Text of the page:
Rev James Snyder
Rev James Snyder

Dr. James L. Snyder / 1 NOV 2014 – This past week I discovered for the first time the true value of boredom. After this, I never gave it too much thought. When I wore a younger man’s suit, I had so much activity I did not have time to be bored. But now, that seems to be behind me, far behind me.

Two of our grandchildren were at the house for a sleepover, which on the surface seems like a very pleasant evening. Of course, they only had half a day of school so they were at the house right after lunch. So, from lunchtime all the way through till breakfast the next morning they were energizing our house.

I had forgotten how much energy a person has when they do not have to carry around a lot of age. I suppose I was that energetic when I was their age, but whose memory can go back that far?

It all started out very nice with a lot of activities in the afternoon leading up to suppertime. By this time, I was wearing my age on my sleeves and I was not wearing a long sleeved shirt. They were inside, then they were outside, then they came back inside to tell me what they were going to do outside and then they went back outside.

I do not have many virtues, I grant you, but one virtue I do have is that I know my age. And with my age comes a great deal of limitations when it comes to energetic activities.

I can sit in my chair for hours reading a book or writing an article. But when it comes to going outside and chasing children who are chasing a ball who then begin to chase you and then you fall down and they jump on top of you, that is a different story.

Right around 3 o’clock, I looked at the Gracious Mistress of the Parsonage and ask a simple question, “How soon is supper?”

“Silly Grandpa,” she said with a hearty laugh, “we just had lunch.”

I sighed a lack of energy sigh knowing that we had several hours yet to play.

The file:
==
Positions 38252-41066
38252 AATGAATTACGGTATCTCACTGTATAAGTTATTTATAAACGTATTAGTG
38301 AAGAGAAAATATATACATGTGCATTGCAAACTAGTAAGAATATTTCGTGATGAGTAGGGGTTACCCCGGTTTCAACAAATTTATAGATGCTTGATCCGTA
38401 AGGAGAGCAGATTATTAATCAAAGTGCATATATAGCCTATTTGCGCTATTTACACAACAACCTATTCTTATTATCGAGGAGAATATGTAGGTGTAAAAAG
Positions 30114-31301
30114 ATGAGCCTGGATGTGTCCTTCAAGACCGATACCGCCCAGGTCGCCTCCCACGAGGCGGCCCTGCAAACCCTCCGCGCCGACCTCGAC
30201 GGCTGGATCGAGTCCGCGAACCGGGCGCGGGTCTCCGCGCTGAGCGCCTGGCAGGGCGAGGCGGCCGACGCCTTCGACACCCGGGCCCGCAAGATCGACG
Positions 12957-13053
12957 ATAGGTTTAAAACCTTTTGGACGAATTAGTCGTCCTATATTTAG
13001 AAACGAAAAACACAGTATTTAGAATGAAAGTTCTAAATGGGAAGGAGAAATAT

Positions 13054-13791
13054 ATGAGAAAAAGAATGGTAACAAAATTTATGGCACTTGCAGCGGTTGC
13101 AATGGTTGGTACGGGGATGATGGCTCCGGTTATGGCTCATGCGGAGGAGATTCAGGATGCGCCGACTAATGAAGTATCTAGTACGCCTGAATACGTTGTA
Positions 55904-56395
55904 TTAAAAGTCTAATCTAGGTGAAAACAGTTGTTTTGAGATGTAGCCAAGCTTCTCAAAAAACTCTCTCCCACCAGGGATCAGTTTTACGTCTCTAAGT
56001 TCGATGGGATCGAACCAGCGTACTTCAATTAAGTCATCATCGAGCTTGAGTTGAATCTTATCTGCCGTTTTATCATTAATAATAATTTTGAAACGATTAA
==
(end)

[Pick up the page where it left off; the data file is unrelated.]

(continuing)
Being as careful as I could, I snuck inside and collapsed in my chair only to be found out by the two little grandchildren energizing our domicile. They came screaming into my room, jumped on me and began our infamous tickle game. I am not quite sure, but I think this lasted at least 10 hours.

A thought creaked in my head. Even at my age, I can entertain a thought or two on occasion. So, without any consultation whatsoever with my wife, I made an announcement.

“Who wants candy?”

That simple announcement got their attention and drove them like a magnet into the kitchen straight to the candy jar jumping up and down in anticipation.

“One rule with the candy,” I explained, “you have to eat it outside.”

I had a willing and compliant audience and filled both hands with as much candy as they could handle. Screaming with delight, they rushed for the outside where they could set at the picnic table and indulge in the candy.

I headed back to my chair where I could indulge in some non-activity.

Supper finally came and with a lot of noisy chatter and laughter we ate our supper.

I left the table and went to my chair to relax a little bit and watch a little bit of news on the TV. I was almost dozing when I heard some chatter next to me.

“Grandpa,” I heard the dual sing, “we’re bored.”

“Why don’t the two of you sit down and read a book together?”

“No, we want to have fun!”

And so fun we had as I abandoned my boredom extravaganza.

Finally, it was bath time, closely followed by bedtime. It took almost an hour to talk the two into bed and convince them to go to sleep.

After a day of using so much energy, I was in the mood to welcome a large dose of boredom.

In the quietness of the evening, both my wife and I sat in our chairs listening to the sounds of silence.

In thinking about the activities of the day, I came to one conclusion. As draining as grandchildren are, they are more than welcome in my home. I know I only have a small repertoire of energy, but I am glad to spend it on them.

As my wife and I sat in the silence, she broke the silence and said, “Aren’t grandchildren the best?”

I thought for a moment and came to full agreement with her. My wife is usually right on everything and on this thing, she was absolutely right. I enjoyed the sounds of silence because I had enjoyed the excitement and turmoil of grandchildren in the house.

I thought of Solomon in the Old Testament. If anybody was an expert on being a grandfather, it was him. After all, he had seven hundred wives, and three hundred concubines and who knows how many grandchildren danced around his throne. Solomon said, “Children’s children are the crown of old men; and the glory of children are their fathers” (Proverbs 17:6).

Boredom is something that most people do not really appreciate. It always has a negative connotation, but in the right perspective, boredom can be a reward for lots of activity.

Rev. James L. Snyder is pastor of the Family of God Fellowship, PO Box 831313, Ocala, FL 34483. He lives with his wife, Martha, in Silver Springs Shores. Call him at 1-866-552-2543 or e-mail jamessnyder2@att.net or website www.jamessnyderministries.com.

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